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Posts Tagged ‘communication’

A rumor platoon.

  A secret room.

    A flying trapeze.

      The honeyed moon.

    A grapefruit pucker.

  A slick river otter.

A compound fracture

  and a safety measure.

    The carrot peeler

      and the apple tree,

    the truth, the lie,

  the apology.

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IMG_0343

 

Just two weeks ago, it was sufficient

to say, hello, good morning, good bye.

But now, in every text, every email,

every phone call, I tell my friends

and family how much I love them.

I tell them life is better because

they are in it. I say it with the urgency

of a woman who knows she could die,

who knows this communication could be our last.

I slip bouquets into my voice. I weave love songs

into the spaces between words.

I infuse every letter, every comma, with prayers.

Sometimes it makes me cry, not

out of fear, but because the love is so strong.

How humbling to feel it undiluted,

shining, like rocks in the desert after a rain,

to know love as the most important thing,

to remember this as I keep on living.

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For last year’s words belong to last year’s language
And next year’s words await another voice.

—T.S. Eliot, “Little Gidding”

 

 

So let me speak this year in leaf,

and let me speak in stem.

Give me photosynthetic nouns

and algal interjections.

Let my syntax be made of phloem,

let my phonemes be blades of grass.

May all my conjunctions produce oxygen

may my prepositions be moss.

And let me mostly listen

with ears attuned to soil and root

And when I have words, let them be living,

may only the kindest words bear fruit.

 

 

 

 

 

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   inspired by Erik Satie, Gnossienne 1

 

 

same phrases, same sighs,

we’ve said them, sighed them before—

and each time the chance

to find (mid-syllable) a door, a new wildflower,

a raincoat, blue, perhaps a wing

 

 

(to hear the music, click here. This direction is given when the initial theme is repeated)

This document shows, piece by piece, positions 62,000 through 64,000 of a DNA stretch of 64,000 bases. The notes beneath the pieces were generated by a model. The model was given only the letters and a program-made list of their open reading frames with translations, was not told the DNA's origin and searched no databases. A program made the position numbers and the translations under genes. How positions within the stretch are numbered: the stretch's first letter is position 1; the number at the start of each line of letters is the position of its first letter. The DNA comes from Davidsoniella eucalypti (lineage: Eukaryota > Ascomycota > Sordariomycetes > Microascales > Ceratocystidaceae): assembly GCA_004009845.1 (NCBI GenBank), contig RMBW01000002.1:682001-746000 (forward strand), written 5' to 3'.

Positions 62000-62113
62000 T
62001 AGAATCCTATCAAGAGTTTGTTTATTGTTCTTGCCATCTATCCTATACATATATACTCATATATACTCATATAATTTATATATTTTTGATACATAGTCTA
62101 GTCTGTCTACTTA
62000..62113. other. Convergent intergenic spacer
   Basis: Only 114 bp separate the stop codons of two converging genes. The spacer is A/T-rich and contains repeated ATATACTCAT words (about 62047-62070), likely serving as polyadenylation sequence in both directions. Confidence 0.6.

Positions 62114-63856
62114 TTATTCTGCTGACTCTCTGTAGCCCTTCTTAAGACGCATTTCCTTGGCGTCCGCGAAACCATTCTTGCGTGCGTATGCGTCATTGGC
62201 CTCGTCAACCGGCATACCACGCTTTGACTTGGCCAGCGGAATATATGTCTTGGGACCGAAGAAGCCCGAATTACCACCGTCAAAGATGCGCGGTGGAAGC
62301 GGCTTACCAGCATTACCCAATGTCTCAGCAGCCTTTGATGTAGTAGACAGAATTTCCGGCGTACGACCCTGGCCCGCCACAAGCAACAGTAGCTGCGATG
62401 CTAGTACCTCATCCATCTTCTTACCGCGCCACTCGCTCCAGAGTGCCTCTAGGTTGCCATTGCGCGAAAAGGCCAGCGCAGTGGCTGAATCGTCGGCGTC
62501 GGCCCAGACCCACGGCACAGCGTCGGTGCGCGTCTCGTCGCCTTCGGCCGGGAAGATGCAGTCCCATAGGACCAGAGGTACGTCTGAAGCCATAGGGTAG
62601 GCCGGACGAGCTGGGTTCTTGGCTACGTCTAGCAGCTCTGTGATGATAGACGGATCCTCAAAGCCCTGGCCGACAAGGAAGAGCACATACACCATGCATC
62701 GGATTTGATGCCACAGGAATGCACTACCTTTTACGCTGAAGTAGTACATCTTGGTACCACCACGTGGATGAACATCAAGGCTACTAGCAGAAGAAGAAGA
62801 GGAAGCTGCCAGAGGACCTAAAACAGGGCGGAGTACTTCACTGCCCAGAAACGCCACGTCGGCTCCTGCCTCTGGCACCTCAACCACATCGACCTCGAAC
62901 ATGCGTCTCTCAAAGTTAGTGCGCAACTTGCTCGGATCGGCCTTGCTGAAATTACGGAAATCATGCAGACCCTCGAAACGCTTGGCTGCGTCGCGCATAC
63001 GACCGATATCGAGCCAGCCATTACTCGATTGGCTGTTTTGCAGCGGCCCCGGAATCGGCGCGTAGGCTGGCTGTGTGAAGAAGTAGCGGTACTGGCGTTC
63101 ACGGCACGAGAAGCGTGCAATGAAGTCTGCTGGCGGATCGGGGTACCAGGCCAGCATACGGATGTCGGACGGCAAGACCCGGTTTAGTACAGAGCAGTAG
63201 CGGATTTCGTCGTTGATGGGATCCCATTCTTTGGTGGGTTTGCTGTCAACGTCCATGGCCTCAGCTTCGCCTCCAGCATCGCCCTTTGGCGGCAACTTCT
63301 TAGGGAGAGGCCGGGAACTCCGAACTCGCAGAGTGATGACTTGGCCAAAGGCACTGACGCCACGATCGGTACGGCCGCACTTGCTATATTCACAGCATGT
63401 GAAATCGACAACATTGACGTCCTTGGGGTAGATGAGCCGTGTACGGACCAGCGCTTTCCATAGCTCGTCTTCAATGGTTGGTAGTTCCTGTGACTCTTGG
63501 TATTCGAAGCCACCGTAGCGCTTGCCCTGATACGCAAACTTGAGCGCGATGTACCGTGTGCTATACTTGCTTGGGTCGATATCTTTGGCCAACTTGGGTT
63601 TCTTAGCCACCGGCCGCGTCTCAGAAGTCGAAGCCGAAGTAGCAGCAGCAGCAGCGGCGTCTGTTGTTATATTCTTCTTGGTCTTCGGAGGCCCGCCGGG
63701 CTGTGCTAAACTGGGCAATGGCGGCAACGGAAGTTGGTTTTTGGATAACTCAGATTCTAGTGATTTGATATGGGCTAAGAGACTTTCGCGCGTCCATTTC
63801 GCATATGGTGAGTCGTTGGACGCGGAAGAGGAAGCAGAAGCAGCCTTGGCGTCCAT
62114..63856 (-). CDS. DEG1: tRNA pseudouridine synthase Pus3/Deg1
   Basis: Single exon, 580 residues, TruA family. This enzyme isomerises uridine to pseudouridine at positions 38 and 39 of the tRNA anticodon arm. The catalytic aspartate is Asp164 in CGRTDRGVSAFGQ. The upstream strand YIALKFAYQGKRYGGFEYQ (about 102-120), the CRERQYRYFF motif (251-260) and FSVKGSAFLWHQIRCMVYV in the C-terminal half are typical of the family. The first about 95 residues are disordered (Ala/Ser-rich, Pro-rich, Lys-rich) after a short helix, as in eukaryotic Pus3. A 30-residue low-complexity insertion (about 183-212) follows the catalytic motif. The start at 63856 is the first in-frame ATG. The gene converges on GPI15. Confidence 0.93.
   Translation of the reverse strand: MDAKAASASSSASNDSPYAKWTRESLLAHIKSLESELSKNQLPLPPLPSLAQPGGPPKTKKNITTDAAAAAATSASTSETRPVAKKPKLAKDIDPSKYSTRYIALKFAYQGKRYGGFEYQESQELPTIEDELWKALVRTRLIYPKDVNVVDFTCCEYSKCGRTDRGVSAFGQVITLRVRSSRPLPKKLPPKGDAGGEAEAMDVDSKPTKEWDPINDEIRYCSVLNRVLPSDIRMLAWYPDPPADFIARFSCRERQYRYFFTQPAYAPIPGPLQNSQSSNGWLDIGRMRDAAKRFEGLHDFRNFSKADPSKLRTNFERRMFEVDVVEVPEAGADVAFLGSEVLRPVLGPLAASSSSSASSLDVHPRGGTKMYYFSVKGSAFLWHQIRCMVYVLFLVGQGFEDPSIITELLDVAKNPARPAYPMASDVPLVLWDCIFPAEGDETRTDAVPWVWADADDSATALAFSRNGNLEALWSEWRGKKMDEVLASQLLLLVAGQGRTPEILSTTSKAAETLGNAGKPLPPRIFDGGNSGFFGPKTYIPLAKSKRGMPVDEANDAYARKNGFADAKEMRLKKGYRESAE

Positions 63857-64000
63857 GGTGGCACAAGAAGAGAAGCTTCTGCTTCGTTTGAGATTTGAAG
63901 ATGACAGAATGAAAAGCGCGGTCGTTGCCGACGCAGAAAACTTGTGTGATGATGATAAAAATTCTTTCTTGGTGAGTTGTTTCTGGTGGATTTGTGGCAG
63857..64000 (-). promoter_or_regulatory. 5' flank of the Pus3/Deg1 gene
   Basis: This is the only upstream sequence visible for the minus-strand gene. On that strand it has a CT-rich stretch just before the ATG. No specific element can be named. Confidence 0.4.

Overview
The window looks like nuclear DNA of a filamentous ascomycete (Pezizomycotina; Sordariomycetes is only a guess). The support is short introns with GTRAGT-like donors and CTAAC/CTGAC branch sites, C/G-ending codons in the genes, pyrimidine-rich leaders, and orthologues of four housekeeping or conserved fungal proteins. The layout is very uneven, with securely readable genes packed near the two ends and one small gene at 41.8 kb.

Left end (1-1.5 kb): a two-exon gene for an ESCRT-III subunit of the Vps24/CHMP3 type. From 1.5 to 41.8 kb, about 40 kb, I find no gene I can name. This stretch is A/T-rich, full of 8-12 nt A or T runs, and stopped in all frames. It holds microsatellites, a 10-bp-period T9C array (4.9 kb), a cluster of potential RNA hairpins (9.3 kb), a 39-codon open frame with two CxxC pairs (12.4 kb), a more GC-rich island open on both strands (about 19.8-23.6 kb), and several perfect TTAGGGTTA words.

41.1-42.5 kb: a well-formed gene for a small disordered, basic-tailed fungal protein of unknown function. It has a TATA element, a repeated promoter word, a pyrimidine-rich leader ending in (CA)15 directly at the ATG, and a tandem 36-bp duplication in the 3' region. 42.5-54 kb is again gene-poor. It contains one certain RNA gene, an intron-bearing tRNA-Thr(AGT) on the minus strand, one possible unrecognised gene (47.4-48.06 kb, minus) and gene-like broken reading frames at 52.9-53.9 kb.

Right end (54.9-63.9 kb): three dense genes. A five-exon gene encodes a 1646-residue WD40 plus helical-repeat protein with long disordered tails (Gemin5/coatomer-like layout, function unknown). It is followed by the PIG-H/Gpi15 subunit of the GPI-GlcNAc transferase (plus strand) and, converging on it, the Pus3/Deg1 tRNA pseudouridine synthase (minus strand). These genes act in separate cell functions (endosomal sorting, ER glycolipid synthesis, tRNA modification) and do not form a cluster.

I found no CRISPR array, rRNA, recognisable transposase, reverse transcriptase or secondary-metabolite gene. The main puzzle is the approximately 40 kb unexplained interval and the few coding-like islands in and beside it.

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One Bummer

 

 

 

dang, how the songbird

mutters sometimes, and slurs,

forgets how even the most

discordant song can be beautiful

when it’s sung clear

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the elephant in the room—

giving him

the finest seat

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Once I would say “table,” and mean

“table.” Once, I would say

“broccoli” and mean “broccoli.”

I would say “stone” and mean

“stone.” I really did believe

that things were separate.

And nameable. Now,

every word that comes

out of my mouth, no matter

how many syllables, no matter

the tone of voice, no matter

my intention, I’ve come to understand

that every word

is really just a translation

for thank you,

thank you for this moment.

And every silence between the words,

regardless how brief,

is really just the sound

of one hand in gratitude clapping.

 

 

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Years later I wake in the night and remember

the way he banged on my bedroom door.

He was drunk and he begged me to let him in.

 

I was in my dorm room bed, and my best friend

was visiting. The interruption angered her

and she hissed in the dark, Don’t you dare.

 

I told him to go away. He didn’t.

He pounded and begged and shouted.

Please, he said, before I heard him crumple

 

at the base of the door where I believe

he fell asleep. By morning, he was gone.

It wasn’t only my door I had closed,

 

it was my heart. I didn’t understand then

that I was too frightened to let him in.

I didn’t comprehend how our fear

 

makes us small. Years later, I want

to open the door. I want to meet him

before the drunken night and tell him, I hear you.

 

I want to thank him for bringing me his heart.

I want to tell myself, You are capable

of sharing difficult feelings. I want

 

to write a new night and walk with him

through the dark, the only pounding

our fragile hearts.

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that everyone, even the driver in the white jeep

who cut in front of you, yes, even

the elegant woman in the dairy aisle and

the man who seems lost on the library steps

and the child sitting alone on the bench, yes

everyone has a story—fears and hopes

and something to learn and someone they love

and someone who’s hurt them and someone

they long to hold. And though their stories

are mostly invisible, they’re always

more complex than whatever we project

and they’re every bit as real as our own.

The woman in the dairy aisle smiles at you,

and though she is wearing diamonds in her ears,

she looks lonely. Or is it you, who is lonely?

Is it all of us? All of us longing for someone

to truly see us. And that driver you’re cursing,

don’t we all sometimes feel as if we need

to move forward any way we can? And that

boy on the bench, notice the empty seat beside him?

Perhaps you could sit there, too, in the sun.

Who knows what might happen next?

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with thanks to JT

 

all day leapfrogging

from known to known to known

missing the feelings between the feelings—

ten thousand mysterious spaces

waiting for us to fall in

 

 

https://www.bbc.com/reel/video/p05sn4xx/the-untranslatable-japanese-phrase-that-predicts-love

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